Y’all remember the scene in School Daze. The Jiggaboos and the Wannabes run into each other in the hallway, which leads to a musical battle of wits. Dark vs. Light. Nappy vs. Straight. Assimilated vs. Rebellious. Strutting their stuff around the faux beauty salon, they called each other “pickaninny,” “Barbie Doll,” “high yella heffa,” “tar baby,” and “wannabe white.” Spike Lee not only grossed $14 million from the film, he enlightened a nation to the truth of colorism.
This moment happened 22 years ago…
But somehow, we still hold these truths to be self-evident: nappy is bad. Tons of alkaline-based relaxer cream made yearly confirms this phenomenon. Even comedian, Chris Rock, created a film based on the concept of it. Walk into any black salon and you’ll hear the term “good hair.” The looser the curl, the better. We want that Farah Fawcett blowing-in-the-wind stuff.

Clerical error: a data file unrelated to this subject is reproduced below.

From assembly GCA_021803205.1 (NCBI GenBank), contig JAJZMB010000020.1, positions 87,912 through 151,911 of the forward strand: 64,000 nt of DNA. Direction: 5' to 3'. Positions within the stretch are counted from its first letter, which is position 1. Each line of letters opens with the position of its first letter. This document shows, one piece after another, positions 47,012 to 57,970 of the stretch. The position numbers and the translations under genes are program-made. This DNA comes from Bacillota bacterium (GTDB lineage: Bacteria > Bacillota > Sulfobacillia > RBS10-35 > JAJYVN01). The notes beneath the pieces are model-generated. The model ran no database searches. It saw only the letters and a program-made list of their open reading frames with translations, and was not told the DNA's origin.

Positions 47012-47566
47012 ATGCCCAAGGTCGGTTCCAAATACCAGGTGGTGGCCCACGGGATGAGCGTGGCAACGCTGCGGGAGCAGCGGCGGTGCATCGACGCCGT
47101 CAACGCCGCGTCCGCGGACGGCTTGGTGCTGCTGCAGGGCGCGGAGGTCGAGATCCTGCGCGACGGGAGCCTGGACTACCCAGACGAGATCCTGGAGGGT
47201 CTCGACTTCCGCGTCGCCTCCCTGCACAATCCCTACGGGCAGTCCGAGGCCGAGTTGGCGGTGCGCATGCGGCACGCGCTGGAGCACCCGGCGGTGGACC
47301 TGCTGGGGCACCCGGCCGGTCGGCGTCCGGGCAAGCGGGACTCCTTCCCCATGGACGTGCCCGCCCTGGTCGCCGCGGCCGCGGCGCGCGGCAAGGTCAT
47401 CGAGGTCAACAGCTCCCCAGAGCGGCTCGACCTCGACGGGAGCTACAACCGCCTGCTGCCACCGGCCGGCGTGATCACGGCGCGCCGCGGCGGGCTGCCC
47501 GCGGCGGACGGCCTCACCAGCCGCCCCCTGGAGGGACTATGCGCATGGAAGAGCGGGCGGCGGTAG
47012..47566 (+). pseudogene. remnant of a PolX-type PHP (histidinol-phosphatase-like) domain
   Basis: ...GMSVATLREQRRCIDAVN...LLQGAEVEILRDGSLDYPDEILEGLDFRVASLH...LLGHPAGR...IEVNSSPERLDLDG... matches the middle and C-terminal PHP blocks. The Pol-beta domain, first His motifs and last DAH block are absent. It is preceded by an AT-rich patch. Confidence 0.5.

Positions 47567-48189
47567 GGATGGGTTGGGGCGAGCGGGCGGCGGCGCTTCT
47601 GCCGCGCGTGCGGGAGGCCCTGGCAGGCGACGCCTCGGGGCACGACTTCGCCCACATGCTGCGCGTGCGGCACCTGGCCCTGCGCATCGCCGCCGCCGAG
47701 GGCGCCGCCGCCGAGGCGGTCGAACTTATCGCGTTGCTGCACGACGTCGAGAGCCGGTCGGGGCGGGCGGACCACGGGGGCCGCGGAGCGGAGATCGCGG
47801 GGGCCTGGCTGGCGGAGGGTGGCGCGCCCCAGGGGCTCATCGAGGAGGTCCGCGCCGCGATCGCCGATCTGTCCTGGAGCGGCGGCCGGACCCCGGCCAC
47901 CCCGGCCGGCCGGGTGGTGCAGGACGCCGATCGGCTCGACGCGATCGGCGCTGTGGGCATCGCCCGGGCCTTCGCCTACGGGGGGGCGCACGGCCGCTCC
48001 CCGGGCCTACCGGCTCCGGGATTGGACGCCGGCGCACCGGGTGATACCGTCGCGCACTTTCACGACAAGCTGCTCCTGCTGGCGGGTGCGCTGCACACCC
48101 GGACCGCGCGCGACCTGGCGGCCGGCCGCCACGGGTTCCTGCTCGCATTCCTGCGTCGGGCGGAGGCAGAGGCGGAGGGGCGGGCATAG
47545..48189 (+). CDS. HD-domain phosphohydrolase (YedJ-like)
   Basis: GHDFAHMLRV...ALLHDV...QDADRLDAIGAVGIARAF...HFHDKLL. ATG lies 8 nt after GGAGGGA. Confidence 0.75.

Recurring from the 1970′s, again is a developing movement to grow hair out natural. Among the many new products, blogs and salons catered to women with strong African-rooted hair—perceptions of the au naturelle look have changed. And from the stylist point of view, good hair is not solely straight and long but strong, nourished and easy to style. The thicker the hair, the easier to explore styles with. In layman’s terms: It’s no longer about looking white.
The saddest thing is to see a little black girl point to a blonde-haired Barbie to describe features she aspires to possess. It starts with one dangerous phrase… so stop saying “good hair!”